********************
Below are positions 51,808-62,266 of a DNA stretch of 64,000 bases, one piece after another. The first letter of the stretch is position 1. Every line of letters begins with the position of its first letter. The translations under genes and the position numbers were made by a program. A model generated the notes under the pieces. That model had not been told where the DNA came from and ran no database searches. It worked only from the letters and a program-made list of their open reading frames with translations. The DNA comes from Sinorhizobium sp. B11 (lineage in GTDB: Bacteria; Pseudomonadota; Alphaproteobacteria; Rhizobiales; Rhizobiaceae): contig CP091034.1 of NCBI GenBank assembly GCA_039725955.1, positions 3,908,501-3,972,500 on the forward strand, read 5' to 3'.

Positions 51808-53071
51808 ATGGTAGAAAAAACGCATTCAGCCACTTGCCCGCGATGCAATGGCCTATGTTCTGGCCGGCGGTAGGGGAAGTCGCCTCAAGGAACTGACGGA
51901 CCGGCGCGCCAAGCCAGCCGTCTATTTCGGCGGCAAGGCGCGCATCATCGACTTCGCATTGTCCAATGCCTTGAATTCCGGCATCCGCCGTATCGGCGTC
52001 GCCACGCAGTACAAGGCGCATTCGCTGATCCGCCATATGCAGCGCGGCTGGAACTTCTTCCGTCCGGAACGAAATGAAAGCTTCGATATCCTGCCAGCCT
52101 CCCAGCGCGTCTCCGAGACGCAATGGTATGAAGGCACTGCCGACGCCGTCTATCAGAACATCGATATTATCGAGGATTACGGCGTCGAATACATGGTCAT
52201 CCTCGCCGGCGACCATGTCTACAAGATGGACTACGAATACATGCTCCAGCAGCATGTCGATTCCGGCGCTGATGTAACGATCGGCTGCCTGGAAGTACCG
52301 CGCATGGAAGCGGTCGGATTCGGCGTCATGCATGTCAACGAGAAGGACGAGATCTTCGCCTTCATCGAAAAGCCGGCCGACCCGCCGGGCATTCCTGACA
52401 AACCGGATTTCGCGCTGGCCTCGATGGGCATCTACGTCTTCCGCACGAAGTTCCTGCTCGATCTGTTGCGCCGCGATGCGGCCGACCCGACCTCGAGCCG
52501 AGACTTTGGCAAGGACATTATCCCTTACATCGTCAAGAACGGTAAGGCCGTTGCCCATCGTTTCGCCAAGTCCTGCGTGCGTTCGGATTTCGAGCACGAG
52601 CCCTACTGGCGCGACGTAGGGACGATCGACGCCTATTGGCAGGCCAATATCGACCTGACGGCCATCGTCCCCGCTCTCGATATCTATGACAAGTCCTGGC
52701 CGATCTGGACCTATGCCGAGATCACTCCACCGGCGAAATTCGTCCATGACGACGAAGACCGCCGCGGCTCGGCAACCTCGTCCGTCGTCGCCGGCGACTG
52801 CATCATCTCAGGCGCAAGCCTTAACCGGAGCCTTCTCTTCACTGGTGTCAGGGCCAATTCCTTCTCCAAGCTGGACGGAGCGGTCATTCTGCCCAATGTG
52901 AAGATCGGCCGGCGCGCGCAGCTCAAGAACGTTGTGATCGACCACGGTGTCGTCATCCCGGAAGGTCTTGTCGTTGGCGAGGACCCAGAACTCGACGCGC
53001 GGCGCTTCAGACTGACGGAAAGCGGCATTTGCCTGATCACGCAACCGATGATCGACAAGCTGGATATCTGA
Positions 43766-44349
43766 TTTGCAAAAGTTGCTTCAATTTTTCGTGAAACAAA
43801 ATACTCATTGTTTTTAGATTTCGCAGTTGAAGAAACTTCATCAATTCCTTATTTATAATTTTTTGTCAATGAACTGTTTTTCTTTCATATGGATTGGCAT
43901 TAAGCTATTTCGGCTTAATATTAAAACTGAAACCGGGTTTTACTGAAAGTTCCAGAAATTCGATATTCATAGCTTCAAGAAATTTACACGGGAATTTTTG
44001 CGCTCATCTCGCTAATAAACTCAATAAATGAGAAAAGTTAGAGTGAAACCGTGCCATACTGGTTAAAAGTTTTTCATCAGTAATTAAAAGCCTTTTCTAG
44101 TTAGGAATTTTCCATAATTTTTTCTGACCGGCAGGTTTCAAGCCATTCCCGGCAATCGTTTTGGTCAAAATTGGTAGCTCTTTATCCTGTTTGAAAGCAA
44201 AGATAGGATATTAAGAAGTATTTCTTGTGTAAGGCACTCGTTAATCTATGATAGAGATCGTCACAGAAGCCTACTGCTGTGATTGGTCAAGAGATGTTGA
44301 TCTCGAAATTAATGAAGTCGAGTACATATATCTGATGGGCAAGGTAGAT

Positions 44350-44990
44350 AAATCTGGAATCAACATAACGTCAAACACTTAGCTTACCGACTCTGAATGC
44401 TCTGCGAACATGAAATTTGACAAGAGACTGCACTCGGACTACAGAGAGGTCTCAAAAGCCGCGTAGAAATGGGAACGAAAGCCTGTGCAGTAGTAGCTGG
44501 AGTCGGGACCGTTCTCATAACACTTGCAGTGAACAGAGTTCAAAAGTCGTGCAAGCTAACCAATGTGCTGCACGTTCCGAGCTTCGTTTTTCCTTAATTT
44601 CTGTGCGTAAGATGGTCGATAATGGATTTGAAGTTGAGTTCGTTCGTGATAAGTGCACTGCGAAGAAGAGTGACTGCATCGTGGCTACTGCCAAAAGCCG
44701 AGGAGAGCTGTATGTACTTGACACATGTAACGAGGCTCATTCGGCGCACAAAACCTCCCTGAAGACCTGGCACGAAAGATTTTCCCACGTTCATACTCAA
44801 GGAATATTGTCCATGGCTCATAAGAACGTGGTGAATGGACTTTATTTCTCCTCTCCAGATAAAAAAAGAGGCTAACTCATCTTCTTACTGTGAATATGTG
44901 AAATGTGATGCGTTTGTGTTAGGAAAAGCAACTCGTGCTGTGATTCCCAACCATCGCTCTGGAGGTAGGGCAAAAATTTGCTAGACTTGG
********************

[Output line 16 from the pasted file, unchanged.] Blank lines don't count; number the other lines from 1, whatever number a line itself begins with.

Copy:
Positions 43766-44349